04 June 2014

+JMJ+

Option 25: Butterfly People by Robin Lim
(Scroll down for the Rafflecopter and read the Giveaways page for more information)

On the day Fativa would become a mother, the hilot, Nanang Vicenta, saw the pain of a scared and damaged girl in the eyes of her daughter-in-love. She comforted her like a baby. Wiping the sweat from her brow, she promised, "No one will ever cut you again. Just breathe and let your baby come."

When the contractions became unbearable, [Fativa] gulped air and whispered [to her husband] . . . "Christians circumcise their sons, yes?" Nico nodded: Yes. "Then promise me now--or I will die holding this child back--that, boy or girl, you will never circumcise my children. Promise!" she screamed.

On his knees, Nico said, "I vow to protect your children no matter what. I will never cut them. This I vow."

She allowed her legs to open and the baby crowned . . .

Have you ever tried to write the history of your family? If you had to tell the stories of previous generations, how far back could you go? And most importantly, why would you want to do it? Midwife and author Robin Lim can go all the way back to 1854, to her great-grandparents' generation--and she opens Butterfly People with the birth of her extended family's first "witch" healer or manghihilot, in whose footsteps she has chosen to follow. The whole book weaves the family's collective memories with Lim's own fictional embellishments so tightly, that it is difficult to tell what was real and what has been made up.

The results are both fascinating and disturbing. Take the wartime story of one Filipina girl who falls in love with an American G.I. When he informs his family in Philadelphia of his intent to marry her, his scandalised grandmother informs him that they will never accept a daughter-in-law from a culture that eats dogs . . . or any culture but their own, for that matter: "We have never mixed our good pioneer blood with that of foreigners. We don't have any Negro, Mexican, Italian or Jew friends." That's a direct quotation from the character's letter--and such bad writing that I find it hard to believe as a plot point, although I'm certain that  interracial couples from that period would have encountered similar resistance. But if it didn't happen, that means that Lim made it up out of her own understanding of white Americans, which really gives me pause.

Let's not ask where reality ends and fiction begins,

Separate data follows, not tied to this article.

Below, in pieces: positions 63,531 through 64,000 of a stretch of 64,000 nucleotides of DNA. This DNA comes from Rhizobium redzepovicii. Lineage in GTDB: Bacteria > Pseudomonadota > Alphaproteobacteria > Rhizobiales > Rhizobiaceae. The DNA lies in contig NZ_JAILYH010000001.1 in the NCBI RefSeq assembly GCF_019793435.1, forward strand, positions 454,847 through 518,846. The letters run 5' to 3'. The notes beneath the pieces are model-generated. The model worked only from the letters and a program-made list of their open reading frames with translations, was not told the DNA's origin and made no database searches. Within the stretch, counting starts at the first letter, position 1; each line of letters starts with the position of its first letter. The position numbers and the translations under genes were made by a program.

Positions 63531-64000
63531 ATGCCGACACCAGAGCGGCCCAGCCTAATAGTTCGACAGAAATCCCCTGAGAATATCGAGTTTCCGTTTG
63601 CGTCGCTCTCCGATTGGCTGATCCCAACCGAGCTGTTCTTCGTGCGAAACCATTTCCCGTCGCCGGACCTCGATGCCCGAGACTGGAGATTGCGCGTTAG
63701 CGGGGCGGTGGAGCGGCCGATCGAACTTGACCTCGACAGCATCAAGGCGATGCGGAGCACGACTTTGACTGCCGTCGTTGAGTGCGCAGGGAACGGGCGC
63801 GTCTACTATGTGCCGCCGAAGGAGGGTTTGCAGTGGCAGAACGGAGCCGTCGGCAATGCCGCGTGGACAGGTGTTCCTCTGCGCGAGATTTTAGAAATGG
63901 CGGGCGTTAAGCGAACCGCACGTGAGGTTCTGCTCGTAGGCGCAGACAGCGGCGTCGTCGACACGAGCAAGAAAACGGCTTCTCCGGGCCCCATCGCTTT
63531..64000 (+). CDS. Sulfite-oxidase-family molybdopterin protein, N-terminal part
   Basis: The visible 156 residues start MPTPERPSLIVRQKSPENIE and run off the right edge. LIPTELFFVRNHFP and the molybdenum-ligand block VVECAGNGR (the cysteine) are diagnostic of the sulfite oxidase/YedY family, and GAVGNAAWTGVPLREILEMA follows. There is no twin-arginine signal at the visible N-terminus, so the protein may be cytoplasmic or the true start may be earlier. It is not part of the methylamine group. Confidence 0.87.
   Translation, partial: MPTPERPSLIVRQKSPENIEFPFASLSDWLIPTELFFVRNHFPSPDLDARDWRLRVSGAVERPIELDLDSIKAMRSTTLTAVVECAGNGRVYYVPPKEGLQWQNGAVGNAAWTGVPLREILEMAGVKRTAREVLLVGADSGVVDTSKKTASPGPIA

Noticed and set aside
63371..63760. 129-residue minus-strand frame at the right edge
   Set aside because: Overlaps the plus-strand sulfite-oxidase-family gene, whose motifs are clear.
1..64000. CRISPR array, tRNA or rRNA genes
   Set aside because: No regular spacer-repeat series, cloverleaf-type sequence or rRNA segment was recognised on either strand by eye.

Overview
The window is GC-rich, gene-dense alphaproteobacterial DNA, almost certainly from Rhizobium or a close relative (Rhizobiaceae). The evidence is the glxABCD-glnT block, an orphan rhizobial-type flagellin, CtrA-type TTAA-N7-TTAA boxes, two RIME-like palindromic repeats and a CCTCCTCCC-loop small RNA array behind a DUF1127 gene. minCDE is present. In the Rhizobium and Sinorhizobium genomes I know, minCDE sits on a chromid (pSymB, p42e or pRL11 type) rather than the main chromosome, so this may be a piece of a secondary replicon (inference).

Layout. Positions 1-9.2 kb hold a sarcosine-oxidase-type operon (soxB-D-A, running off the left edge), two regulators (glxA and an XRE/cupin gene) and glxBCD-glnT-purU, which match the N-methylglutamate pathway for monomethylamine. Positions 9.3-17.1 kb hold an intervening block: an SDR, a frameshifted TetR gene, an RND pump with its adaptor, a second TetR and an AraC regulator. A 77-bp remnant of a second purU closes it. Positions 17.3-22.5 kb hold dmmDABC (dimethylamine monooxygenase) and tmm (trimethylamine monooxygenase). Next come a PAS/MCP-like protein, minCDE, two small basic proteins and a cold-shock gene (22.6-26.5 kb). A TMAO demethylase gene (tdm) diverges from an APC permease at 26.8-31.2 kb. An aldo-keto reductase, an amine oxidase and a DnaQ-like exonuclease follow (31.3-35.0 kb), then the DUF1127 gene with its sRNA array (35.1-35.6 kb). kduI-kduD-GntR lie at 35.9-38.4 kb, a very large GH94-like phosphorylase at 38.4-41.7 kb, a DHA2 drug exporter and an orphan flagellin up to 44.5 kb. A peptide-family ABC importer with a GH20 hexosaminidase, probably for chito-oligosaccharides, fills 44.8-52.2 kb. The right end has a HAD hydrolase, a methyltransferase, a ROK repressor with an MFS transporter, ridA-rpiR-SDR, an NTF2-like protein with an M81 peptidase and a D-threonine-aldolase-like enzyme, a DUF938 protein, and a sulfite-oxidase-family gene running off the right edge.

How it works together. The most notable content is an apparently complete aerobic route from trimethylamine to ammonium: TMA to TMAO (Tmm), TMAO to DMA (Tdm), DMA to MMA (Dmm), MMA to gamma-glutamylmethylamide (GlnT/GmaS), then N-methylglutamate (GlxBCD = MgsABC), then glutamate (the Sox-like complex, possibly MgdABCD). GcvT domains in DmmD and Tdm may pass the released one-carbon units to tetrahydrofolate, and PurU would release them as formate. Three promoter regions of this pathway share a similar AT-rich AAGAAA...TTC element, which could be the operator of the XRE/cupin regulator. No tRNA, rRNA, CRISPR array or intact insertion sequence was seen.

but whether the True, the Beautiful and the Good
are to be found both in her life and in her novel.

(They are!)

Lim happens to be half-white herself: the daughter of a Filipina mother and an American father. She spent the first decade of her life in the US, on her father's military base, in the 1960s. And as a record of what that was like for her, she has channeled all her childhood memories into the character of Zenaides Lim Baker.

I'm sure that it was difficult to be half-Filipino in such a place and such a time, but some of the cruelest white characters are also the most two-dimensional, and Lim doesn't really sell them as villains. Or perhaps it's just I who don't buy them . . . Lim reminds me very strongly of a woman I know in real life, who grew up in the big city but has such a heart for nature and for the Philippines' pre-colonial traditions, that she prefers to live and to work among our indigenous peoples. She and Lim even look alike and manage to dress alike. But the uncanniest similarity is the negative attitude they both have toward Americans. As in the scene when an adult Zenaides's American husband complains that all the Filipino food and furnishings in their house make him feel that his own culture has been crowded out, and Zenaides snaps, "OK, Danny, tomorrow morning I'm going to K-Mart and I'm going to buy a framed mirror with 'Budweiser' etched across it." My proudly ethnic acquaintance has told me of similar disagreements with her many American boyfriends.

That's the weirdest thing, really. Lim and the woman I know are the sort of Filipinas who believe that the native populations were getting along beautifully until the Europeans came and interrupted everything . . . and yet the former has been married to a white man for decades, while the latter literally only dates foreigners. Their experiences are reflected in the lives of many of the women characters in Butterfly People.